Books that feature a character who has moved from their place of usual residence to live temporarily or permanently in another place for various reasons (employment, better living conditions, fleeing conflict or violence). These include stories about refugees and asylum seekers.
"A little known story about the friendship between the great singer and the great scientist, Marian Anderson and Albert Einstein, and a lesson that true friendship knows no bounds.
It's 1937, and Marian Anderson is one of the most famous singers in America. But after she gives a performance for an all-white audience, she learns that the nearby hotel is closed to African Americans. She doesn't know where she'll stay for the night.
Until the famous scientist Albert Einstein invites her to stay at his house. Marian, who endures constant discrimination as a Black performer, learns that Albert faced prejudice as a Jew in Germany. She discovers their shared passion for music—and their shared hopes for a more just world." -- publisher
"This sweet author-illustrator debut celebrates imagination, the magic of friendship, and all the different ways we make a new place feel like home.
For Ren, home is his grandmother’s little house, and the lush forest that surrounds it. Home is a place of magic and wonder, filled with all the fantastical friends that Ren dreams up. Home is where his imagination can run wild.
For Ava, home is a brick and cement city, where there’s always something to do or see or hear. Home is a place bursting with life, where people bustle in and out like a big parade. Home is where Ava is never lonely because there’s always someone to share in her adventures.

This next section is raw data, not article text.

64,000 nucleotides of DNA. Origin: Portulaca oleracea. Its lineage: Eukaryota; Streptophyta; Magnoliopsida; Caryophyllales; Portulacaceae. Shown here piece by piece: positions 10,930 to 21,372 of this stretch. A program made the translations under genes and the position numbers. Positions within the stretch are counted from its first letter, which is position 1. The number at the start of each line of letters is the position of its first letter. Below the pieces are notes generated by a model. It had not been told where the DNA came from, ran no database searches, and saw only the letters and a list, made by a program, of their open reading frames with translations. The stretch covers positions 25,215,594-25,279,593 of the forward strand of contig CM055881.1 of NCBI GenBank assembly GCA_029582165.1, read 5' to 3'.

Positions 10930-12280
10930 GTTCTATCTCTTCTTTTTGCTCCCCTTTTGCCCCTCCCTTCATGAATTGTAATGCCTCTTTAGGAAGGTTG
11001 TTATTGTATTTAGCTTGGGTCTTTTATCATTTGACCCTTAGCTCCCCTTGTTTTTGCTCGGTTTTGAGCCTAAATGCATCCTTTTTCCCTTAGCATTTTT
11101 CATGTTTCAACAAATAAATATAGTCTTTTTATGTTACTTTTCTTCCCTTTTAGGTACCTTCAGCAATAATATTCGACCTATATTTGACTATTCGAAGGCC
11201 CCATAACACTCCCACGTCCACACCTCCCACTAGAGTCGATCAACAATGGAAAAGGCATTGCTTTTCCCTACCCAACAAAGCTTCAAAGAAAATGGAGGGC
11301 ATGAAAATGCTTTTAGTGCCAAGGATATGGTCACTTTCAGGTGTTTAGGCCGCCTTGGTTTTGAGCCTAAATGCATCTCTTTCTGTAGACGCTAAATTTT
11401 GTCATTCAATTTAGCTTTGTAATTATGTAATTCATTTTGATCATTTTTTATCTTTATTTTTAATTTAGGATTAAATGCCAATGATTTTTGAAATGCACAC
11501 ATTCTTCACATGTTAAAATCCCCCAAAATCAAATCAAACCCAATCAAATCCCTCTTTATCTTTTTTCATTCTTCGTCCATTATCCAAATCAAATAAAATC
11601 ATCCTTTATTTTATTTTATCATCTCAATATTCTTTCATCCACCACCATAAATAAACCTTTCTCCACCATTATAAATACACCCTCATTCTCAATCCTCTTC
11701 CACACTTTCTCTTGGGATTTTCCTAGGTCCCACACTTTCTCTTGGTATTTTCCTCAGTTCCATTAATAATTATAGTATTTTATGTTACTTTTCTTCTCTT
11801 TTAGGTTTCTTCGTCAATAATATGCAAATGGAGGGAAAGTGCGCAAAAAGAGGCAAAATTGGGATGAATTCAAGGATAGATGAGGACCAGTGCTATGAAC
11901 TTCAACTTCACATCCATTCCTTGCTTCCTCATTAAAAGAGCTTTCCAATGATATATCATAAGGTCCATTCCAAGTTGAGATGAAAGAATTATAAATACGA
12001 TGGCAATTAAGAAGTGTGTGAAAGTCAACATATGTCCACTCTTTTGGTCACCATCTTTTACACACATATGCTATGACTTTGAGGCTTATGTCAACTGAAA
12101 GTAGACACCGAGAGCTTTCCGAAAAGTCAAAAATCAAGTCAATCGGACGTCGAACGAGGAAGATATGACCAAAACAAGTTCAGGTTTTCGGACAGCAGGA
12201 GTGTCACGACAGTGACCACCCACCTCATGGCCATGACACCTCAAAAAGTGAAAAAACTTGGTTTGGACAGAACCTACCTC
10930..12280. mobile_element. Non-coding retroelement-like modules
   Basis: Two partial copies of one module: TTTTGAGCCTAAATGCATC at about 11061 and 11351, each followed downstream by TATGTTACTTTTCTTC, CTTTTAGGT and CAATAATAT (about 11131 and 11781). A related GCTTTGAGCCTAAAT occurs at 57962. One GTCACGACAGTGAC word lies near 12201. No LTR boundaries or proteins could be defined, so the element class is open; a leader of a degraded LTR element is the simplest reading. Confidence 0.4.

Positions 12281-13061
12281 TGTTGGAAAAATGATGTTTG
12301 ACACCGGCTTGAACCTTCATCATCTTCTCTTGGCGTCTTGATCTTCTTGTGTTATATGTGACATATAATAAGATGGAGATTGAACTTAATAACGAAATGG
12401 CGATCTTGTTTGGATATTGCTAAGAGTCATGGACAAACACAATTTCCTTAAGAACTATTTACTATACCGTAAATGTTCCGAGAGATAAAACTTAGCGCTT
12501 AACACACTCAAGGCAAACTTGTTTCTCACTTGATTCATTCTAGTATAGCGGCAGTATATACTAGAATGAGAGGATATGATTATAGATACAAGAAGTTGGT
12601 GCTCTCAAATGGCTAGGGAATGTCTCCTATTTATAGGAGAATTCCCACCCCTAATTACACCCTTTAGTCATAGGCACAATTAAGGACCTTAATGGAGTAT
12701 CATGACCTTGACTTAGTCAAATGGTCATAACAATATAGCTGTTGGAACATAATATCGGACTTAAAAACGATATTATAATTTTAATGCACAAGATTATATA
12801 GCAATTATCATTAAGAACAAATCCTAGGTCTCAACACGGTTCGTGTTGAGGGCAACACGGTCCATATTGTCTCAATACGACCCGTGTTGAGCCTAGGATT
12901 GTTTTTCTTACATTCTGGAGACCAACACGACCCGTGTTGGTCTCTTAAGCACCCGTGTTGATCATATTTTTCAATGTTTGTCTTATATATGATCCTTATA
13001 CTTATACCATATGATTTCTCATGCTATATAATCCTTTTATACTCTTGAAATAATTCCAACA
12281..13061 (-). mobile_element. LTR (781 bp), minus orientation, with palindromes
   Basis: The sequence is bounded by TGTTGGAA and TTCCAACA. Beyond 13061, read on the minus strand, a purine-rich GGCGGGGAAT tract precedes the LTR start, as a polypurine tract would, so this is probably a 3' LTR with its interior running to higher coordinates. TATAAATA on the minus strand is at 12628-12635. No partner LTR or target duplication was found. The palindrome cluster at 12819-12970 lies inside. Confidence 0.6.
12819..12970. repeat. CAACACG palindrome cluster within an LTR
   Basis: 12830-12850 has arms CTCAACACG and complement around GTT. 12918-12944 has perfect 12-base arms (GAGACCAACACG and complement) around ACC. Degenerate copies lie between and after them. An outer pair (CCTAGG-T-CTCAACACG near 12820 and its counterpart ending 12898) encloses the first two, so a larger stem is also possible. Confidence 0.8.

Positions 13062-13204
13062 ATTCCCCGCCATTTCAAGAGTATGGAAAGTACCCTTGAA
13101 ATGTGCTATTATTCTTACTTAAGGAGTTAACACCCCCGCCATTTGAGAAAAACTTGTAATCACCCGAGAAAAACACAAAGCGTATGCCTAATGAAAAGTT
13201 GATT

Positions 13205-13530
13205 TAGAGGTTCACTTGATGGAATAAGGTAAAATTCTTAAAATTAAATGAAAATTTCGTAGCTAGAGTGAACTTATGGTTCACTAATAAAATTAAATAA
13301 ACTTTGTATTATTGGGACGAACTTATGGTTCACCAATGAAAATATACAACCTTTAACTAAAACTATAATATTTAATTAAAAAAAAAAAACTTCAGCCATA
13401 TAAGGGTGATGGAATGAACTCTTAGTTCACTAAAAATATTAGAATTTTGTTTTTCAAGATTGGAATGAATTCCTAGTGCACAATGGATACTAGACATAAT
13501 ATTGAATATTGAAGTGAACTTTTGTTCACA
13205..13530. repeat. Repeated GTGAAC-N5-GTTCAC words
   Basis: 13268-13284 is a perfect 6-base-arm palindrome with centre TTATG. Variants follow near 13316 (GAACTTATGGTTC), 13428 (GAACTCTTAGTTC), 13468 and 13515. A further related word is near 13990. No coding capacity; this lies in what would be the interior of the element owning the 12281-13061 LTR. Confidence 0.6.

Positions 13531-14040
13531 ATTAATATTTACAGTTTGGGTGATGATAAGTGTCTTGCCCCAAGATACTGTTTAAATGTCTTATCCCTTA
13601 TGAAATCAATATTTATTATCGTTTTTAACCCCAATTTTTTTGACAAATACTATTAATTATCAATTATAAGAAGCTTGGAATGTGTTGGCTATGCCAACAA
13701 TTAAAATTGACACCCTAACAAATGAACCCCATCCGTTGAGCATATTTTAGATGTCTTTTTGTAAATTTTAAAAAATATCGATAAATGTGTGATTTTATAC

When Ren moves to Ava’s city, he feels lost without his wild. How will he ever feel at home in a place with no green and no magic, where everything is exactly what it seems? Of course, not everything in the city is what meets the eye, and as Ren discovers, nothing makes you feel at home quite like a friend.
Inspired by the stories her father told her about moving from Puerto Rico to New York as a child, Zara González Hoang’s author-illustrator debut is an imaginative exploration of the true meaning of “home.”" -- publisher
"A story about a young girl celebrating the Moroccan Jewish holiday of Mimouna with a new Muslim friend.
It’s Mimouna — the Moroccan Jewish holiday that marks the end of Passover, and when blessings are given for a year of prosperity and good luck. Miriam wants to help her mother make the sweet moufleta pancakes they always eat at their Mimouna party, but after not eating doughy treats for the week of Passover, they don’t have any flour in the house! So, Miriam’s mother takes her to visit their Muslim neighbors, who share their flour. The women drink tea together, and Miriam makes friends with a young girl named Jasmine. Miriam almost drops the bag of flour when she and Jasmine go to fetch it from the storeroom — but luckily Jasmine is there to catch it! Jasmine and her family then join Miriam’s family and friends to celebrate Mimouna.
This sweet story of friendship and shared customs will introduce North American readers to the Mimouna holiday. The book concludes with an author’s note and a recipe for making moufleta, the sweet, paper-thin pancakes featured in the story, so that readers can enjoy, too." -- publisher
"Three accordions, two grandpas, one family!
When both grandpas, Abuelo and Opa, visit at the same time, they can’t understand each other’s language and there is a lot of silence. The grandson’s clever thinking helps find a way for everyone to share the day together as two cultures become one family. This unique book includes a bonus fold-out and a note from the author sharing the true story of his own family." -- publisher